Schools Should 'Minimize Disruption' Over Coronavirus, CDC Official Says
Schools might need to change how they operate in the face of the coronavirus, but should also resist significantly disrupting the lives of students and educators, a top official at the Centers for Disease Control and Prevention told members of a U.S. Senate commitee Tuesday.
Dr. Anne Schuchat, the principal deputy director at the CDC, also told lawmakers on the Senate Health, Education, Labor, and Pensions Committee that while federal agencies provide "guidance" on this issue, ultimately the decisions about things like school closures are made at the local level.
Her comments came as Sen. Chris Murphy, D-Conn., raised the issue of what the best practices are for schools if a student or someone else tests positive for the virus. "One of the biggest disruptions that can happen in a family's life is the closure of a school," Murphy said, noting how difficult it can be for a day, let alone for a week. "What's the best protocol today?"
"Decisions about school dismissals, school closures, or changes in school policies are very much locally driven, but we provide guidance," Schuchat told Murphy. "The general principle is to minimize disruption."
Schools are at the forefront of dealing with the coronavirus, especially after a high school student in Washington state and a school employee in Oregon tested "presumptive positive" for it late last week. And districts are being urged to share their plans for dealing with it, discourage food sharing among students, and encourage that they wash their hands properly. But taking steps such as closing schools might not be as straightforward as some believe.
See Our In-Depth Coverage: Coronavirus and Schools
Schuchat stressed that students who are ill, whatever they might have, should stay home from school. But she said that, broadly speaking, there are different factors schools must consider.
"You have this balance between, the earlier you act the more impact it can have in slowing the spread, and the enormous disruption we see with school closures," she told Murphy. During the spread of the H1N1 virus in 2009, she noted, hundreds of thousands of students were sent home in the first few weeks of the pandemic, but she said that proved to be too disruptive, particularly as more was learned about H1N1 and its spread. (More than 700 schools closed in response to H1N1, according to one study.)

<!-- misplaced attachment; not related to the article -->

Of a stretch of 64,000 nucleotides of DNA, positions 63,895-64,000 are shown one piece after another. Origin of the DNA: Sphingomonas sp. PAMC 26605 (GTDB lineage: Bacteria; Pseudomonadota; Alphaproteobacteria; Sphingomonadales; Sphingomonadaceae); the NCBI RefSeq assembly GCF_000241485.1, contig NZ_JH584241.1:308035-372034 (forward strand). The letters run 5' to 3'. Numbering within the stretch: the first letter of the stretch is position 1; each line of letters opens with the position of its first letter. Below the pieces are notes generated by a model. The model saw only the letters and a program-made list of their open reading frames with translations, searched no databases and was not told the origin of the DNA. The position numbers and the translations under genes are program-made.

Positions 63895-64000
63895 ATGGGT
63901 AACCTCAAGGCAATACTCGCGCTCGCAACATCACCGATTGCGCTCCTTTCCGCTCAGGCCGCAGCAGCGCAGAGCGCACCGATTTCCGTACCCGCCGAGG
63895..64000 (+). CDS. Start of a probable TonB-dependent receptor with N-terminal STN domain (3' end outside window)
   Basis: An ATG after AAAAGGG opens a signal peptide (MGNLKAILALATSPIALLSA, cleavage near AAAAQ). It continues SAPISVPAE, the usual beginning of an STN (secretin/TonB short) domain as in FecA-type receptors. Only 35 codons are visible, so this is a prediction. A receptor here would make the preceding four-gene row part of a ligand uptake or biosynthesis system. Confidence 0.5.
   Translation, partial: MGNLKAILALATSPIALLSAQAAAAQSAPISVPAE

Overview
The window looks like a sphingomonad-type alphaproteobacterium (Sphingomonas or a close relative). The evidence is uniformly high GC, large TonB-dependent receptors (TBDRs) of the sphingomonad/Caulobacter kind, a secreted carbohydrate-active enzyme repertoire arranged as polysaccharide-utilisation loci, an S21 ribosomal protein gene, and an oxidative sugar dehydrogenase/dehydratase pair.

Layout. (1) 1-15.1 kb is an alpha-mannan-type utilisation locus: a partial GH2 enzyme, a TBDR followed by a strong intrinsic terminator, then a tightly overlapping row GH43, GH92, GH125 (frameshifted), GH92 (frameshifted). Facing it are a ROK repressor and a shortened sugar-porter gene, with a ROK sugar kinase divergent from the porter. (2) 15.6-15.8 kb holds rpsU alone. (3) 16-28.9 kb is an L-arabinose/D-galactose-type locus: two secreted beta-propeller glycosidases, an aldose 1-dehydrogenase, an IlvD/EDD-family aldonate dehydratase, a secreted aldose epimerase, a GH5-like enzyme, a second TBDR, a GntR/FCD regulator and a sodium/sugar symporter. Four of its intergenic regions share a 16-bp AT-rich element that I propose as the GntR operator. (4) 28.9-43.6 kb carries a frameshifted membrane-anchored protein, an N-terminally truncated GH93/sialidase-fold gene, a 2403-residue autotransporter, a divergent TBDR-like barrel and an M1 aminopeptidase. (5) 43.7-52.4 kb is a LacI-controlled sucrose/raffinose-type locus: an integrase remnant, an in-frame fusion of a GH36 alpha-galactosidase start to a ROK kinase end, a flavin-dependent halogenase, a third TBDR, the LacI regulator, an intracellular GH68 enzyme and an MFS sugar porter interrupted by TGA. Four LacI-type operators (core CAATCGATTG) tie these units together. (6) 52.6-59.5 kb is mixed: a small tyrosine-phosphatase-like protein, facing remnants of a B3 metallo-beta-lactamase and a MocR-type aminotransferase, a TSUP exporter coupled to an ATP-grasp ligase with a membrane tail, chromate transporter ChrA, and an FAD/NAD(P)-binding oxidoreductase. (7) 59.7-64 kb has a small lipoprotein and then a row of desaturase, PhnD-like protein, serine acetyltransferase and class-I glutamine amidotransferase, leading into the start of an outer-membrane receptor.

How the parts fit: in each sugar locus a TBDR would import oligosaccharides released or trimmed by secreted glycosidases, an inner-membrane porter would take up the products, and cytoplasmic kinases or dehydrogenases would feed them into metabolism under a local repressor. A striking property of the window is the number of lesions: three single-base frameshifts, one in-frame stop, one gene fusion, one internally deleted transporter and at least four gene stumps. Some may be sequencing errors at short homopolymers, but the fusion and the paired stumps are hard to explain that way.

She said that as in 2009, schools may want to take steps such as cancelling assemblies and changing other aspects of what's done during the school day, but otherwise to keep classes going, adding, "So many depend on school lunches and other services that are at schools." Education leaders must keep in mind parents "who will be staying home if their kids are home," she noted.
"It's a local decision. If there's too many people sick, of course, you can't keep going," Schuchat said.
Congress and the Trump administration are negotiating an emergency supplemental spending bill to provide resources for fighting coronavirus, although the two sides haven't agreed on a final dollar amount.
Earlier in the hearing, Dr. Anthony Fauci, the director of the National Institute Of Allergy And Infectious Diseases at the National Institutes of Health, told committee chairman Sen. Lamar Alexander, R-Tenn., that children are being diagnosed with the coronavirus "to a much lesser extent than adults, and for reasons that are still unclear." Specifically, there are very few cases of the coronavirus in children under the age of 15, he said. However, Sen. Rand Paul, R-Ky., subsequently shared his view that it's "improbable" that children simply aren't being infected.
Schuchat told him that children may be asymptomatic in many cases, and Fauci added that more information from China about the coronavirus might help health officials understand this issue better.
Sen. Patty Murray, D-Wash., the committee's top Democrat, indicated that she will be pressing U.S. Secretary of Education Betsy DeVos for more information about the U.S. Department of Education's response to the virus. Murray and several of her Democratic colleagues wrote a letter to DeVos on Monday asking for details about her department's response to the virus, how it was working with other federal officials, and other questions.
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